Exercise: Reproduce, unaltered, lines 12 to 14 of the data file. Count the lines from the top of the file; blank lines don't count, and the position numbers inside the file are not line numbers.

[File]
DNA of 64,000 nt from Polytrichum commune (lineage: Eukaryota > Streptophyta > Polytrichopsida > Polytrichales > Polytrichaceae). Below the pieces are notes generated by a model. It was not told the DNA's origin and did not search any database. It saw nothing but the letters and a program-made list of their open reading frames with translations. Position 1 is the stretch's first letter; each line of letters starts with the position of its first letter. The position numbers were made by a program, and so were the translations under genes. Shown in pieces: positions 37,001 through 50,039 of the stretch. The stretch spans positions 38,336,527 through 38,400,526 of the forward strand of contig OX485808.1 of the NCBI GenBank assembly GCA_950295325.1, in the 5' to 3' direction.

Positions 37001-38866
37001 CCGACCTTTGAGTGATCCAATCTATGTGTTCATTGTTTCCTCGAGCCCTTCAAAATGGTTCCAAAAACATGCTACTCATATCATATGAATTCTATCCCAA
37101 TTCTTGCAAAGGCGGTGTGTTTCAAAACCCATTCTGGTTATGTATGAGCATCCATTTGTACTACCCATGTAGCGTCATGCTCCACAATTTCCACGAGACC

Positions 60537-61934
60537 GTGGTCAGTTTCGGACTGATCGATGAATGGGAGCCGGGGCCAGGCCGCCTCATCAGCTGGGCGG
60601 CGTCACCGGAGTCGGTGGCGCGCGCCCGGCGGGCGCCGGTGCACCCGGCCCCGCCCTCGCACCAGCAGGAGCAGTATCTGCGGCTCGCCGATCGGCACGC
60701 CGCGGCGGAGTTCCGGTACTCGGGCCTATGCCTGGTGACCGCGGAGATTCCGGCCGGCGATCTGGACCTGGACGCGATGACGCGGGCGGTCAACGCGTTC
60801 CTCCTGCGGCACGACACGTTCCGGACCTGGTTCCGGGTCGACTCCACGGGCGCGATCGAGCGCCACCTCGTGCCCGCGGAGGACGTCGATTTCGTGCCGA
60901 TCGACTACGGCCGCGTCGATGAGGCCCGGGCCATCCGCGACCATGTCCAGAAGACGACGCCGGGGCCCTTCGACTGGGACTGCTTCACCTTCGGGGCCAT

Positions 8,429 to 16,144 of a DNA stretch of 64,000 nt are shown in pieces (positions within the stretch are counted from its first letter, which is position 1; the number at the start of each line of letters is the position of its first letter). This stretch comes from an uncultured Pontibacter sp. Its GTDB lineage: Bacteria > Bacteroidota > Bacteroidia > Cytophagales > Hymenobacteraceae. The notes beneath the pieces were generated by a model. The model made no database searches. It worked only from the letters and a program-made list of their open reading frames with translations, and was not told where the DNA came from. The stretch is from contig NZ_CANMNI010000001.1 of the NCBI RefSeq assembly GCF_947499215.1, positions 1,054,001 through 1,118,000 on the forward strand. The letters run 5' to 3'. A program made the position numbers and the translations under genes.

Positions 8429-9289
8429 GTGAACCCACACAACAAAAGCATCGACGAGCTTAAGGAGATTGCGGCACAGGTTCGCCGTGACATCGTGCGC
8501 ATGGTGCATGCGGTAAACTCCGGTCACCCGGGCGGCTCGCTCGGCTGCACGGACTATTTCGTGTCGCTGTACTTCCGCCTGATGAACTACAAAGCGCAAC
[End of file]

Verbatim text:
Positions 8429-9289
8429 GTGAACCCACACAACAAAAGCATCGACGAGCTTAAGGAGATTGCGGCACAGGTTCGCCGTGACATCGTGCGC
8501 ATGGTGCATGCGGTAAACTCCGGTCACCCGGGCGGCTCGCTCGGCTGCACGGACTATTTCGTGTCGCTGTACTTCCGCCTGATGAACTACAAAGCGCAAC